I tried not to look in my rearview mirror, I swear I did, but I caught sight of his silhouette as he ran in front of his own car, still waving his hat. I also saw his shoulders slump when he realized I had no intention of stopping.

Lorraine was eerily quiet and I didn't have anything to say. Silence reigned for two miles. Unbidden, a chant started repeating itself inside my head: I feel nothing. I feel nothing. I feel nothing.

"I feel like a heel," I muttered, my voice coming out so thick it had a hard time forcing its way out of my throat and into the open air.

"Me too," Lorraine replied. "But you were right. It is stupid to try and help somebody in Gotham. Especially at night."

"It really is," I agreed. "And I'm sure someone else will come along and help. A busload of big, strapping young college students, for example. Someone who could actually defend themselves if that guy turns out to be a psycho."


Silence again. Another mile ticked by on the odometer.

"Of course, that's what everybody probably says to themselves when they see someone else in need." I could hear her chewing on her bottom lip—a nervous habit that I first noted when we were in college together. "I just…"

"God, what, Lorraine?"

"I just keep thinking of how if it were me, I would really, really like somebody to stop and help."

I cringed and pretended I hadn't already suffered from the same conscience-pricking thought. "I know, me too."

"We should go back."

"We really shouldn't," I grumbled. "Every logical synapse in my brain is firing, saying it's an incredibly stupid idea. I mean, sure, it feels like this was one of those karmic opportunities—one of those tests of your mettle as a decent person that will count in the long run—but my Common Sense is seriously tingling, Lorraine."

"Mine isn't."

"Yes, well, yours never does, now does it?"

"You're right, you're right, I know you're right."

More silence.

And even more silence.

I stared out the windshield for another mile and then huffed angrily, swinging the Chevy into an extreme U-turn that must have been illegal in at least one state. "God damn it. We're going back."

"Oh, good," Lorraine sighed with obvious relief. "I don't think I'd be able to sleep if we didn't."

"Tell me about it," I groused. "But for the record, I want you to know the sensible part of me is doing this under protest. I still think this is one of the dumbest things we've ever done."

"What's the worst that could happen?"

"That guy could be anybody," I stated rationally as we retraced the last mile we'd traveled. "Sure, he could be an aluminum siding salesman or a banker with a wife and bushel of kids, but he could also be a serial killer or a rapist wanted by the police. He's probably wanted by the police."

"He's not wanted by the police," Lorraine answered dismissively. I could practically hear her rolling her eyes.

"This is Gotham. Everybody's wanted by the police."

"Don't be dramatic, Delores, plenty of people live in Gotham who are just people. They aren't all crazy. They can't be."

Another mile slipped past. I sighed and glared at the rain in silence.



"I'm starting to get nervous. Maybe this is a bad idea," she said anxiously.

"Of course it's a bad idea."

"Maybe we should turn around and keep going."

Without even registering the movements necessary to do it, I swung the car into yet another U-turn. I blamed my own extreme reluctance to go through with the whole thing on my body's slipping into auto-pilot. Instantly, I felt better, like a weight had been lifted from my chest. I always listened to my instincts—they had guided me well—and going against them was like going against my very nature.

It was a little under thirty seconds later when the hail started pelting the windshield that I felt like a heartless monster again.


A golf ball sized piece of hail hit the hood of the car.

"We're not going back," I said aloud, more to assure myself than to remind Lorraine.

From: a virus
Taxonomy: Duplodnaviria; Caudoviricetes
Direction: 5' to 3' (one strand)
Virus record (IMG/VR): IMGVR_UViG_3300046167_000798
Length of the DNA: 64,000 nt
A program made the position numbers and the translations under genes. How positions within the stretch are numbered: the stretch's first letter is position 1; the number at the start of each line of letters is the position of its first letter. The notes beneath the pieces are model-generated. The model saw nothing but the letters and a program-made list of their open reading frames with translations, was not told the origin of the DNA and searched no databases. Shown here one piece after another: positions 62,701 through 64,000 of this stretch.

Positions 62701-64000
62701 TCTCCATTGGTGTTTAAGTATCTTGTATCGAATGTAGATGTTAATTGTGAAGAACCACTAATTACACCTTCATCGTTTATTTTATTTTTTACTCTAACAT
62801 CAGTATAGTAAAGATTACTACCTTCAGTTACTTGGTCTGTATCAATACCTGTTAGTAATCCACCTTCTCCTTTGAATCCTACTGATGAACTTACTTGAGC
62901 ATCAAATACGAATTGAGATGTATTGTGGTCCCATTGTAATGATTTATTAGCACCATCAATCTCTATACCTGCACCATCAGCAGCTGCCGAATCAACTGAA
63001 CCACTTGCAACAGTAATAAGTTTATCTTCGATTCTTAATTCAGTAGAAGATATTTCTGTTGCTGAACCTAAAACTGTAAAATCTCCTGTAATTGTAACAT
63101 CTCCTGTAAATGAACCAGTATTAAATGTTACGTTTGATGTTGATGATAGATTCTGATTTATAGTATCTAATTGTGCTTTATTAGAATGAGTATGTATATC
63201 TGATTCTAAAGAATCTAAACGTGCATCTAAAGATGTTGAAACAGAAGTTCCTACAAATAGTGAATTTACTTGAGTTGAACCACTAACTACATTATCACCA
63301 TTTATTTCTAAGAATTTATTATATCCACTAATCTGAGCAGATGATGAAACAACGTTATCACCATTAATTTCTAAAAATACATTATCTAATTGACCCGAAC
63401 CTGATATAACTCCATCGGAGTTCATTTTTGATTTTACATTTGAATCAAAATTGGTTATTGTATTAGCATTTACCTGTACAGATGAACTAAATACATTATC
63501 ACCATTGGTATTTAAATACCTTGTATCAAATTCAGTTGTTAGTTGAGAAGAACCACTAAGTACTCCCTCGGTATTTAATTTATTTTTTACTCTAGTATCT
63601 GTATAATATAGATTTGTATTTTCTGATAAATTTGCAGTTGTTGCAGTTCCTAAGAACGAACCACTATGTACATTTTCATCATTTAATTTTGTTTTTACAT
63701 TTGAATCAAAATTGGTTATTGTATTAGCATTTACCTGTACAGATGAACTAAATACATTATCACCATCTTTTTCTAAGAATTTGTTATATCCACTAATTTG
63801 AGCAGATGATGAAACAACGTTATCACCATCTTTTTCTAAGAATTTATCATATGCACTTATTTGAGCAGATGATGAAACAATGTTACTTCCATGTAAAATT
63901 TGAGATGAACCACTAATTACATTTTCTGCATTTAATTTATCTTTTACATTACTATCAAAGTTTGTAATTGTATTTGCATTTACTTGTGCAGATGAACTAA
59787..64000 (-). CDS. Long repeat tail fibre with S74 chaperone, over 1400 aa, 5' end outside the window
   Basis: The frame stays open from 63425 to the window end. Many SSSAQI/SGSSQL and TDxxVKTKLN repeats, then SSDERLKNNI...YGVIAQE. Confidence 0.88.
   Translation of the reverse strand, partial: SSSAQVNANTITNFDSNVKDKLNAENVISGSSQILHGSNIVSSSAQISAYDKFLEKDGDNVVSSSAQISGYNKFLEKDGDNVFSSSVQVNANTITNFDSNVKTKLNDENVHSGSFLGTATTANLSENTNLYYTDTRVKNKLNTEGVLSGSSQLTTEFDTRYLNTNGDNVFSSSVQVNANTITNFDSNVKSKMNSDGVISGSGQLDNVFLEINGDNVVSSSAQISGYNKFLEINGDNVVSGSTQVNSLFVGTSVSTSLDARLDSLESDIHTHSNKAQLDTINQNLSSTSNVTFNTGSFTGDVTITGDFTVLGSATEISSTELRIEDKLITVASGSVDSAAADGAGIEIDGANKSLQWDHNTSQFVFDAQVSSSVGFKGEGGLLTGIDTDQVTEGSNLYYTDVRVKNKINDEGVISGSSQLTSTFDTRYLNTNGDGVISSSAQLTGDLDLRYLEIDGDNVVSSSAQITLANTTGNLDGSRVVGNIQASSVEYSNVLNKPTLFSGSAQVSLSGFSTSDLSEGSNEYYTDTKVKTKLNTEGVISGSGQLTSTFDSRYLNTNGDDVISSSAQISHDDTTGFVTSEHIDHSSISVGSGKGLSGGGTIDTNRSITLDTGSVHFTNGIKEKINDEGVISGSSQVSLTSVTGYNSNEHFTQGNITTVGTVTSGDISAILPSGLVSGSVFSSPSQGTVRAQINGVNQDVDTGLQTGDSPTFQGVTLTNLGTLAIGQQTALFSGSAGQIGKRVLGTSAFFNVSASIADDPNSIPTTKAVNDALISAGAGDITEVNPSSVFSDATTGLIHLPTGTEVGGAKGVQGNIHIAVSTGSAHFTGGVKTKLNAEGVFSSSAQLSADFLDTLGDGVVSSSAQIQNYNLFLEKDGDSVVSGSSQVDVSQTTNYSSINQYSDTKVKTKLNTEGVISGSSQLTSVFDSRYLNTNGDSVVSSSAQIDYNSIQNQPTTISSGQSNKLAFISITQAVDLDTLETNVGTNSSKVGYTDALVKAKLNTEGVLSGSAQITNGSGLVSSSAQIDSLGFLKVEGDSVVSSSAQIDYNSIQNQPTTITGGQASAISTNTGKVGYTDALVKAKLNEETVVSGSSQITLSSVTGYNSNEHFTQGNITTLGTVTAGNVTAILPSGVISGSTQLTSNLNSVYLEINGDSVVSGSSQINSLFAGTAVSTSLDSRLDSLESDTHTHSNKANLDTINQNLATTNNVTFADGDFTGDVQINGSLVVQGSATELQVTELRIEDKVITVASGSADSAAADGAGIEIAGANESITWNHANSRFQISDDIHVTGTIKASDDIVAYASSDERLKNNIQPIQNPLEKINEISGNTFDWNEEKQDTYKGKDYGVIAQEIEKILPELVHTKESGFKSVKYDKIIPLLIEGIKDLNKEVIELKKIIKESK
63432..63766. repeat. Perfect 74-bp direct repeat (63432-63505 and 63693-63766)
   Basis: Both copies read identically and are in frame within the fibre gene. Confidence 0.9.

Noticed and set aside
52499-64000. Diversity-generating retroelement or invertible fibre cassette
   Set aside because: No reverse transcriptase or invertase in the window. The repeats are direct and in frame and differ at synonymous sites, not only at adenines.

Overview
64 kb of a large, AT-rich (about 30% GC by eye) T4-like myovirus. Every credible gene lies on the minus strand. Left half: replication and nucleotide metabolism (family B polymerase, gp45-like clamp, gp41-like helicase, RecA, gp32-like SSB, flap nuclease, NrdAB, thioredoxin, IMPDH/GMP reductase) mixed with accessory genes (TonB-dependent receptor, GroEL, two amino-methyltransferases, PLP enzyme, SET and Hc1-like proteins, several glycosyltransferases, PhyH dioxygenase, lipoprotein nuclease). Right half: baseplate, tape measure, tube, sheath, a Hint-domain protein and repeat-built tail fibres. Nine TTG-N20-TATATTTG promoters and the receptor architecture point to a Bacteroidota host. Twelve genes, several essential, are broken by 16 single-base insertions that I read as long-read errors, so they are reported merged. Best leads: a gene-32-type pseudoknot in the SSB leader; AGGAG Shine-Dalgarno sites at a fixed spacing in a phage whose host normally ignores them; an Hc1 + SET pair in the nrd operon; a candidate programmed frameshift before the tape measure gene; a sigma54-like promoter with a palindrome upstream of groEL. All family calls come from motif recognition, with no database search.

"That…that sounded like it left a dent," she remarked.

"We already got karmic credit just for considering going back."

"That sounded like it left a dent in steel, Delores." She sounded genuinely distressed.

"I don't care," I snarled, angry at the hail for making me feel guilty.

"Hail that left a dent in nineteen-sixties Detroit steel, Delores."

I growled and jerked the steering wheel. I didn't even tap the brakes to keep the car from doing donuts; I just slammed my foot against the gas and took my chances. "Alright! Fine! But this is the last time!"

The two and a half miles between the last U-turn and the Oldsmobile sped past and I slowed down just enough to be sure I wouldn't accidentally hit the poor guy when we finally found him again.

Instead of almost hitting the Oldsmobile, though, I almost crashed into a different vehicle altogether. I never thought in a million years I'd ever hear Lorraine scream the words, "Watch out for the Batmobile!"

My headlights, ever the enthusiasts of ironic humor, chose that precise moment to sputter back to life. I swerved with inches to spare, barely missing the Batmobile, the Oldsmobile and the Batman himself. He was wrestling the owner of the Oldsmobile—or, more likely, the thief of the Oldsmobile—to the ground. In a flash of recognition, I realized that the little man in the hat was the Mad Hatter, even as my car door ground against the guardrail that separated the highway from the steep drop-off that I hadn't even been able to tell was there, thanks to the dark and the rain.

Metal on metal sparked and the sound, like fingernails on a chalkboard, set my teeth on edge. It was over in seconds, but it felt like we were trapped on the shoulder next to the rail, squeezing past the other two cars for an hour. Once we were clear, I veered back onto the paved road. My chest ached and after a moment of panic during which I worried I might've been having a heart attack, I realized why: I'd stopped breathing. I gasped in a gulp of air, wheezed with the shock of it entering my lungs and then pulled over in the first parking lot we came across, a little over two miles later.

We sat there, not speaking, shivering and shaking from what had very nearly been a near-death experience.

At least three minutes passed this way, before I gulped noisily. "Are you okay?"

"I...whew," she flopped back against the seat and I thought for a second she might have swooned right into a faint, but she just let her eyes drift shut and continued, "I think so. Are you?"

I nodded a bit more vigorously than was necessary and, noticing that my knuckles were white, unclenched my hands from around the steering wheel. "I'm fine."

Lorraine nodded and that near omnipresent silence descended again.

When Lorraine started laughing hysterically, I looked over at her, wondering if she'd just cracked under the strain.

"Well," Lorraine managed to get out between the giggles bubbling up, "I was right."


Tears started streaming down her cheeks. "He wasn't wanted by the police."